77 yo female pmhx HTN, DM presents for evaluation of left ear pain x4 days worsening over the past two days. Patient also complains of sore throat and dizziness.
Vital signs: T 99.3F BP 147/87 HR 82 O2 100% RA
On physical exam you note an uncomfortable appearing elderly female. She is able to speak in complete sentences but complains of severe pain to her throat with decreased mouth opening. On physical exam of her mouth you note swelling and erythema to the left tonsillar area.
You decide to ultrasound the area for possible abscess formation and obtain IMAGE 1 below.
- What transducer do you use for this study and why?
- How do you identify a PTA on an ultrasound?
- What do you need to be careful of when draining a PTA?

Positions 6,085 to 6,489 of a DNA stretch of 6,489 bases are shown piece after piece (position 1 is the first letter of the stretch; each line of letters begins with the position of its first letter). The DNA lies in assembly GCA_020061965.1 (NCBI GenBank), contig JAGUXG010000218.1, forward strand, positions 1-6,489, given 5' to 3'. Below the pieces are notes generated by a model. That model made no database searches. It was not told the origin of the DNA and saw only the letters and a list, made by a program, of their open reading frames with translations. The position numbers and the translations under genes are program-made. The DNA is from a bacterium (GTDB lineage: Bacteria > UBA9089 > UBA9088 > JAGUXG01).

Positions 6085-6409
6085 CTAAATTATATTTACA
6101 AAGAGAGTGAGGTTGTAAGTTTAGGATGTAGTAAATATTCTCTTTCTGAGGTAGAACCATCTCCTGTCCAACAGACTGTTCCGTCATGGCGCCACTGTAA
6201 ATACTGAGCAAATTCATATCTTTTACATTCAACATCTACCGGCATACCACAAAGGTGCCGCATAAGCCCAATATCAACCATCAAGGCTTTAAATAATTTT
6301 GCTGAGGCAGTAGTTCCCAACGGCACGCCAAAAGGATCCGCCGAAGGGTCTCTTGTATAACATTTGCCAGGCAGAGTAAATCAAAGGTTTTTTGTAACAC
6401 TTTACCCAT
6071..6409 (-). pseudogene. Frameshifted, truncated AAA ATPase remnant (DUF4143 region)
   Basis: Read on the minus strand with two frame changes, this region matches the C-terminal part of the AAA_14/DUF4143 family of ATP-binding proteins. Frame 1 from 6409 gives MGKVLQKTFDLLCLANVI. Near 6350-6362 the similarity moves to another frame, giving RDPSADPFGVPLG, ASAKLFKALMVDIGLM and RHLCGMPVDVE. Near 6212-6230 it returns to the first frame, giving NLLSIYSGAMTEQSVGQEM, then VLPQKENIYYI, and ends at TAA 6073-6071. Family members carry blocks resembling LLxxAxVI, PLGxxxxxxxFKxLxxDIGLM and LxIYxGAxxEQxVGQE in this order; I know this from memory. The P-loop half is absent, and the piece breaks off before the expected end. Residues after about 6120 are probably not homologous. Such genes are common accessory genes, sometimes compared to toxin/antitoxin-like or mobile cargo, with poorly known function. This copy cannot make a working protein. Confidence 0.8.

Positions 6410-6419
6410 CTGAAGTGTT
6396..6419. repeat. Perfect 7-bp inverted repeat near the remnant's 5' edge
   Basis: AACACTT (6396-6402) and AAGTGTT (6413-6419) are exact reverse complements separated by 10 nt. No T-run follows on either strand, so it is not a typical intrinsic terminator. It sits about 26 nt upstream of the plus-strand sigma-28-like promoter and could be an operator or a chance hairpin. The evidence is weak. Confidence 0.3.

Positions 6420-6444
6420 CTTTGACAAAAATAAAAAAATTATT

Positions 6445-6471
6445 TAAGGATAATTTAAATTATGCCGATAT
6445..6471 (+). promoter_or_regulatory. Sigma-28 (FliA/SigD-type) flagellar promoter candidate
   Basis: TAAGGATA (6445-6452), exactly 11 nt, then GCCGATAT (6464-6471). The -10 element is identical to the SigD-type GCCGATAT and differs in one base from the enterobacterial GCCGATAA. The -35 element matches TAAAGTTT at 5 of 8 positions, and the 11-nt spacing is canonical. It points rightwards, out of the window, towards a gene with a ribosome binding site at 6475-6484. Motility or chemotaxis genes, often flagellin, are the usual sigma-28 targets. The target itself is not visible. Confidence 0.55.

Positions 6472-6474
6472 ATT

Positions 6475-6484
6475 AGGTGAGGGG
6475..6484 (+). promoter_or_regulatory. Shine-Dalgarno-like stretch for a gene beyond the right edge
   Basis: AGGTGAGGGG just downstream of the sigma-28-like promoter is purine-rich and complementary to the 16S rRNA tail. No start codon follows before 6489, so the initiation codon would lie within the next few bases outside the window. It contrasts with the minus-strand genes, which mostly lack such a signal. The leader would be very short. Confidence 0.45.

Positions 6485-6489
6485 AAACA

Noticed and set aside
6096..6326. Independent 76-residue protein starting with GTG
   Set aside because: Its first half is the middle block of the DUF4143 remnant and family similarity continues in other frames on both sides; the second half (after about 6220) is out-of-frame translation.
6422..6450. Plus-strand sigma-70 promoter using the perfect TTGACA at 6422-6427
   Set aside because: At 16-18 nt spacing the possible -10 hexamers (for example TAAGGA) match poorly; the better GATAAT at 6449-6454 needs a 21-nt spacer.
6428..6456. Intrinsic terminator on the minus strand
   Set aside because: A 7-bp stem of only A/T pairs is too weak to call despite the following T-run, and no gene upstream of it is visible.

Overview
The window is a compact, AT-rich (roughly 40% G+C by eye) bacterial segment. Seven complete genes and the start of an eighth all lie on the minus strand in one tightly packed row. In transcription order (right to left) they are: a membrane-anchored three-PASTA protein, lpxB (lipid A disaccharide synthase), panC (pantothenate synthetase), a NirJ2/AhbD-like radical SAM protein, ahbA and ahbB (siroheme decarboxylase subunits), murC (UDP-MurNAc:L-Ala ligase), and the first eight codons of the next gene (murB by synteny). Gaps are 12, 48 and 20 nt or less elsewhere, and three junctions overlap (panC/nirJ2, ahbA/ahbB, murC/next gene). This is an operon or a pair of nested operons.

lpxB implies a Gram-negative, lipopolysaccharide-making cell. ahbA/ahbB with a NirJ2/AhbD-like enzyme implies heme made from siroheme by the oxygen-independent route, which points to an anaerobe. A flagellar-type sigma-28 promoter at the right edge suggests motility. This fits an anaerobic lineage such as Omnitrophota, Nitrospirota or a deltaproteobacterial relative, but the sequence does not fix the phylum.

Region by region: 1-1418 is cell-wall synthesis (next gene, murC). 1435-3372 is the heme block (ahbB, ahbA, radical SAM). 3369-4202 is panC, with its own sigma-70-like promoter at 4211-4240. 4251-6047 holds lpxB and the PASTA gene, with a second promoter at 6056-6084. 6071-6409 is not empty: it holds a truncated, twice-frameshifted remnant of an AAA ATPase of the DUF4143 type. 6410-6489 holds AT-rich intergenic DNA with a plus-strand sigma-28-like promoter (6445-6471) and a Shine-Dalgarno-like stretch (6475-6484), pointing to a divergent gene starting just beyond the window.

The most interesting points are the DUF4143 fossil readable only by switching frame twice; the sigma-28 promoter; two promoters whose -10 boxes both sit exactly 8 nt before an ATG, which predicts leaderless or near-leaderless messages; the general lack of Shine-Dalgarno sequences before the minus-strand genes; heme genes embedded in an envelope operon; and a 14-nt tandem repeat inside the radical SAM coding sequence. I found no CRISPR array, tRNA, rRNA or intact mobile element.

- What is the treatment for a PTA?
- The high frequency endocavitary probe. Its shape allows for placement in the posterior pharyngeal space and the high frequency is good for superficial structures.
- The abscess is identified as a hypoechoic space over the area of maximal swelling; they are visibly fluctuant when compressed with the probe. Scan the normal tonsil first and compare it to the affected side.
- The carotid artery is located posterior and lateral to the PTA. You can use color doppler to identify its location and measure to determine the depth.
- Drainage of the abscess followed by a course of antibiotics, Clindamycin or Augmentin would be possible choices.